I've been on water for about 10 years now. One thing I highly recommend is getting a plug for a power supply that jumps the 2 pins so you can use the PSU for running the pump and making sure everything is nice and sealed up before ever putting power to your system. Or buy a external 12v power supply to run things, which is sometimes nicer if the unit has a selectable voltage switch like mine going from 3v, 4.5v, 6v, 7.5v, 9v, 12v. That way you can test fans at different speeds or run your pump a little slower when filling the loop so you can add coolant as it pulls it from the res and you don't have to keep stopping to fill.
When taking off stock coolers, just TAKE YOUR TIME and BE CAREFUL!! Make sure you don't stress the pcb and just snug the screws, you aren't locking down a wheel to your car LOL. Test your blocks fitment FIRST before final mounting. Use some cheap TIM on the spots where it calls for and after cutting the thermal pads to size, use some left overs in small piece's on the places it calls for, then mount the water block lightly and then take it off and see that everything is making good contact. You don't want to smoke something because a block was made wrong and doesn't cool part of your expensive gpu's. This can save you a lot of headache and also will end up giving you the best thermal performance in the end. You won't be wondering why your gpu is running at 55c when you see others with the same stuff running at 35c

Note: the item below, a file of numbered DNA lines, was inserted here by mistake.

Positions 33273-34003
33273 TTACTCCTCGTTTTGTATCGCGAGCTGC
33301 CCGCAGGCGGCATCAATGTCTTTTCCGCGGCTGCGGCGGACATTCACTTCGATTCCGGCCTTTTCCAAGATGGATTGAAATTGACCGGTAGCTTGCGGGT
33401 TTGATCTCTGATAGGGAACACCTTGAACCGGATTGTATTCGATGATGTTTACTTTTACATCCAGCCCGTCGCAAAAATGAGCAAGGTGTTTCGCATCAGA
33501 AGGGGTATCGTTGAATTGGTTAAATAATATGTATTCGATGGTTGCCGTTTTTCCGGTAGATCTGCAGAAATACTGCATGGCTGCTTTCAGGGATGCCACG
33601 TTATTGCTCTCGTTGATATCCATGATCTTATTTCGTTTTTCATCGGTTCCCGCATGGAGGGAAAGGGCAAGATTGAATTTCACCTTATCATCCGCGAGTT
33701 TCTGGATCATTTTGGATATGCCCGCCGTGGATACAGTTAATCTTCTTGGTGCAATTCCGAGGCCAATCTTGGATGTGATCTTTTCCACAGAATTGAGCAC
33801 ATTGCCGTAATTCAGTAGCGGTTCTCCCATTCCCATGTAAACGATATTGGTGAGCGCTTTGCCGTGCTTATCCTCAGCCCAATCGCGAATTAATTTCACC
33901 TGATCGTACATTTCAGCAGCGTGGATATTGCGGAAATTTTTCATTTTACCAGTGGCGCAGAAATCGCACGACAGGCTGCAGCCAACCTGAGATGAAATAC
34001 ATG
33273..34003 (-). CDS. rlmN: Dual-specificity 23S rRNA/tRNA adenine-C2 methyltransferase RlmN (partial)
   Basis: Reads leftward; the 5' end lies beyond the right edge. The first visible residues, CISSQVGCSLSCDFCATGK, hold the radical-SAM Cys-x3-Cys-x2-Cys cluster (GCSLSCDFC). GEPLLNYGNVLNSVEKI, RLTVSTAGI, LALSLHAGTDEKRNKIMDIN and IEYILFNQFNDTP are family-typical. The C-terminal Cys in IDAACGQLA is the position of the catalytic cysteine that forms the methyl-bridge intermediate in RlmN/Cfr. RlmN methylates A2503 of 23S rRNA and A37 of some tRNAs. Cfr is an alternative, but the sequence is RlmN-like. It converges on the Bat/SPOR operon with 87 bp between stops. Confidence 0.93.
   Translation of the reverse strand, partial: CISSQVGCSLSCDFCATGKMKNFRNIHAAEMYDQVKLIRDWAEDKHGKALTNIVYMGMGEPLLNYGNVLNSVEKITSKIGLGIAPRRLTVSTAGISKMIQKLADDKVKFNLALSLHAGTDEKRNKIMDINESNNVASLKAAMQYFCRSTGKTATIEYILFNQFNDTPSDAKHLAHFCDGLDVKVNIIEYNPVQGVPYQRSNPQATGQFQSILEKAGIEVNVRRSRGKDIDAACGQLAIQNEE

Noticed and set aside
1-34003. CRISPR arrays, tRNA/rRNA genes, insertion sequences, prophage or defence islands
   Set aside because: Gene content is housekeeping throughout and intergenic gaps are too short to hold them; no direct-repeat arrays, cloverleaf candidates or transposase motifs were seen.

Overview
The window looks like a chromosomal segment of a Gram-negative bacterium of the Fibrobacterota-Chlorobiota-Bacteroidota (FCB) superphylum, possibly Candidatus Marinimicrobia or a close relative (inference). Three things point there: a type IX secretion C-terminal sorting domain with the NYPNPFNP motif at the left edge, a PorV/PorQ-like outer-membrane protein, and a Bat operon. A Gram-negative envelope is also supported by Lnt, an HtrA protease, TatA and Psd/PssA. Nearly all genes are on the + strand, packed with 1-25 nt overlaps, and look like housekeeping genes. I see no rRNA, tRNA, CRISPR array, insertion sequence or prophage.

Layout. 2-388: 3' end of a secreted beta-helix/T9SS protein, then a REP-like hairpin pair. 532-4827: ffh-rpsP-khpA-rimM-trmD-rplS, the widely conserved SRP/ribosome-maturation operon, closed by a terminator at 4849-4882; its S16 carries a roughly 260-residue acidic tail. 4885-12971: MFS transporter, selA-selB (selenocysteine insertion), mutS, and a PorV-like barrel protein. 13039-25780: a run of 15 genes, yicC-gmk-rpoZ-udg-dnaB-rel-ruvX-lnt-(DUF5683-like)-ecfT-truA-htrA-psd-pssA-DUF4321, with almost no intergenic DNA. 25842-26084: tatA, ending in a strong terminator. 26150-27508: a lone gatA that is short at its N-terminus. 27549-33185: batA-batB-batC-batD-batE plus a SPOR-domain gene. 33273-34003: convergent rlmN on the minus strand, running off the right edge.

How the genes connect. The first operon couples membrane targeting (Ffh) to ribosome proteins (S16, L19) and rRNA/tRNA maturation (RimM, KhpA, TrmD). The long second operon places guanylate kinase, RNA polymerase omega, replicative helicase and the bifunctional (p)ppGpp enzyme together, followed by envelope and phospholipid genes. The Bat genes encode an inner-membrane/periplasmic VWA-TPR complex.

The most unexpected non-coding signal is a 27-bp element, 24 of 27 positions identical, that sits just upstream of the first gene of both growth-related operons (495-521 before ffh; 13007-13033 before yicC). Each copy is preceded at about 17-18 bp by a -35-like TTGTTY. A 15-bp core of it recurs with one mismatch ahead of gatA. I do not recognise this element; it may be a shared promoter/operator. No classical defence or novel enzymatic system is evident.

Soft tubing, make sure you don't kink it!! That will never play well. Always make bends with the tubes natural bend from off the spools, that will help not kink it. Heat up a cup of water in a microwave if you need and soak the ends of your tubes before trying to fit over your fittings. Sometime it's hard to get them on and if you put a cpu block on and then try to press the tubes on the fittings you could be putting lots of pressure on the cpu socket and damage it, bend pins, or worst. I always make sure to at least soak those 2 ends so they go on nice and easy. Only need to soak them for 10sec or so and you'll be good, you don't want the tube to turn into a mushy mess and then not seal lol. Measure TWICE, cut ONCE, will save you money. Start with your longest run and work your way to your shortest, you will use less tube that way and if you cut something a little too short in the beginning, you are likely to be able to use it next on a shorter run.
DO NOT USE TAP WATER for coolant, buy some distilled water. Around me you can get a gallon of distilled for $1 - $2 at a local store. Don't use food coloring for dye lol, it will grow bacteria and then you'll have issues. Buy good additives or coolants that are proven to be good.
Follow some good practice's and you will love water cooling. Once you see the after effects, you will never want to be on air again, no matter how many fans a company puts on their aftermarket coolers. I have been on water for around 10 years like I said and it's the best thing IMHO. It's a lot of fun once it's done and you see the results.
Moral to the story, I HAVEN'T DAMAGED A THING